When the Troy game rolled around, I had a legitimate feeling that LSU was in danger of something awful. They had just limped to a win against a bad Syracuse team and looked extremely vulnerable. I don’t know if I feel the same way right now, but it’s worth thinking about. Central Michigan doesn’t seem to be incredibly good, while that Troy team ended up burning through the Sun Belt and having a terrific season, getting their head coach a job at West Virginia. LSU is a deeply flawed, bad team, but this one SHOULDN’T be a huge issue. If it is, everyone’s fired.
For Central Michigan
Central Michigan’s bread is buttered by their inside zone run game. They torched Missouri’s 4 down front running it. Against a similarly structured, similarly rigid LSU front, it’s something to watch. The question becomes not whether they can account for guys and get good looks to run against, the question is simply whether or not they can block the likes of Maason Smith. Real Jimmies and Joes thing to watch.
Talent at QB
Jacob Sirmon has fallen a bit of a ways since being QB3 behind only Trevor Lawrence and Justin Fields out of high school. Through the first couple games, he’s really displayed, at times, the raw talent that got him so highly regarded. The question is consistency, and whether or not this fairly dry McElwain offense will scheme people open, or if it will force him to beat Stingley and Ricks with his arm.
Passing: Sirmon, 27/46, 289, 1TD, 2INT
Receiving: Pimpleton (funny name lol), 6 catches, 87 yards
Rushing: Nichols, 21 carries, 98 yards, 1 TD
Quick concepts vs man coverage.
I’m going to stop expecting that LSU will attempt to solve their inability to generate explosive plays. Of course, this is going to completely stagnate their offense this year, but we’re talking about the Central Michigan game. Central Michigan likes to play aggressive with their DBs and take away underneath passing. For LSU, that’s the only thing they can do, so if they can force tight windows underneath and dare LSU to throw vertically, they may be onto something. LSU cannot protect well enough to throw downfield and refuse to protect with more than 6, hard to imagine CMU doesn’t know that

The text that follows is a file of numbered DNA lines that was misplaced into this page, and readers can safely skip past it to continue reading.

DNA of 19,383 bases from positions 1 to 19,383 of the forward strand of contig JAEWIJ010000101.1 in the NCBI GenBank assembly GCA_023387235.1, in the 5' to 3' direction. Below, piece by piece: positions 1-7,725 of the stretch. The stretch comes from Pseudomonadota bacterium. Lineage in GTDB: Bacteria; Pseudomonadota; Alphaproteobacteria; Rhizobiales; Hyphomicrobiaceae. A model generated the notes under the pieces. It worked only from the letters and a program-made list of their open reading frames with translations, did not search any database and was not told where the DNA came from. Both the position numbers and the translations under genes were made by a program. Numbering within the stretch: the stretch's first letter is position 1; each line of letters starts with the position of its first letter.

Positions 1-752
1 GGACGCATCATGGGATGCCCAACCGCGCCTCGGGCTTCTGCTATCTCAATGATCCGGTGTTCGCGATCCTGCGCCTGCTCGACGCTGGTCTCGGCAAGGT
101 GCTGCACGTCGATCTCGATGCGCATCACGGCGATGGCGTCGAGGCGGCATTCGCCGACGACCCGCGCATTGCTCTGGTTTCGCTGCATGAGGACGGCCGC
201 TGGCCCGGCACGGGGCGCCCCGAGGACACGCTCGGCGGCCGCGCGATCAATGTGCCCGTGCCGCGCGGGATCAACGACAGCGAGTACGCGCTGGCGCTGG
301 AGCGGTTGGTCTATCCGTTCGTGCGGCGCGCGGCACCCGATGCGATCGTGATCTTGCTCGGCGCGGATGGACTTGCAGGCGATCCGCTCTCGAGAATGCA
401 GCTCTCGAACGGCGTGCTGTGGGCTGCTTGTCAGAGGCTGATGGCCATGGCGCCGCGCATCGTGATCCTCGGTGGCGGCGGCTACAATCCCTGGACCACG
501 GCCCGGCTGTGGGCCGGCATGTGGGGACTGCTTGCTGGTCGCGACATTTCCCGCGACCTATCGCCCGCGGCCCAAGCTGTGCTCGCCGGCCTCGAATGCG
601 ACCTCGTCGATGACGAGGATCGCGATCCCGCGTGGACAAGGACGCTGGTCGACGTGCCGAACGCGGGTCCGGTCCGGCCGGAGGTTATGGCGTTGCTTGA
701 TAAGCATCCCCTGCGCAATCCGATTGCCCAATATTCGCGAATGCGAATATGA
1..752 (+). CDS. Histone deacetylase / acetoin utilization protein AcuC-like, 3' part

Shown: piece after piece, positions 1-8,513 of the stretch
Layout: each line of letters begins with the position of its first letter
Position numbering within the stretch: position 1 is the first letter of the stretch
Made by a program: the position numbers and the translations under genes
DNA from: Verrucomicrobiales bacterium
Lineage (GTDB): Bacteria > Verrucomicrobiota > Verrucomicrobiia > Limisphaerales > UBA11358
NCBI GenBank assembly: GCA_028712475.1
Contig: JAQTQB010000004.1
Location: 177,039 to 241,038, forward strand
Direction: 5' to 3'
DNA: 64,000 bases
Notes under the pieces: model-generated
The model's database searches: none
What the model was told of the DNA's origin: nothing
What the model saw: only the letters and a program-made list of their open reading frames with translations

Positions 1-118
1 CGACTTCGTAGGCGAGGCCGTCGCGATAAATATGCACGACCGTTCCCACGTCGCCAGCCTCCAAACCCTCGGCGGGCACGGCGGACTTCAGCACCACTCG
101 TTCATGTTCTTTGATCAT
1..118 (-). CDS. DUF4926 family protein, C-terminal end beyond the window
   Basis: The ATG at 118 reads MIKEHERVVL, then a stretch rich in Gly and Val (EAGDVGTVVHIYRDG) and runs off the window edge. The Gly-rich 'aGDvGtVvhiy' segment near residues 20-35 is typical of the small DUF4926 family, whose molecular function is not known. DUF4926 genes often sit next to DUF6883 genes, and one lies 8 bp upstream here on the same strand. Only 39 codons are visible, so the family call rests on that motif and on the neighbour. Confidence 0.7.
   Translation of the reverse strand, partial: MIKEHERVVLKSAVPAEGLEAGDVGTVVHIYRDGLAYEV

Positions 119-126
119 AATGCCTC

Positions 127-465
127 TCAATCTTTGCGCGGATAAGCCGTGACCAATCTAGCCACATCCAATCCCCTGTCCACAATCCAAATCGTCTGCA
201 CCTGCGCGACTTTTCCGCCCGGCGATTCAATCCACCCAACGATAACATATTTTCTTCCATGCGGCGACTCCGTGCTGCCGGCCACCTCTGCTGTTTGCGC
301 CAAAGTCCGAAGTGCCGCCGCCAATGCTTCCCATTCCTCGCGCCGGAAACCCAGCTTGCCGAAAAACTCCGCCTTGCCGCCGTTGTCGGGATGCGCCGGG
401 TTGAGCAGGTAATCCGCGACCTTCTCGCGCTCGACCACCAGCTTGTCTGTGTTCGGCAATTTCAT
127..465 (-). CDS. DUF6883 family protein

LSU had trouble with linebackers being in the right gaps against UCLA. CMU is going to run a lot of the same zone schemes UCLA did, gotta be assignment sound and then should be fine. If they’re not, this could get interesting
LSU experimenting with some perimeter gap schemes felt like seeing a UFO last week, but they were still largely ineffective on the ground. We’ll see what they come up with. Counter, pin and pull, etc, I’d like to see some more of it.
Passing: Johnson, 29/40, 277 yards, 2 TD, 1 INT
Receiving: Boutte, 9 catches, 141 yards, 2 TD
Rushing: Davis-Price, 11 carries, 38 yards, 1 TD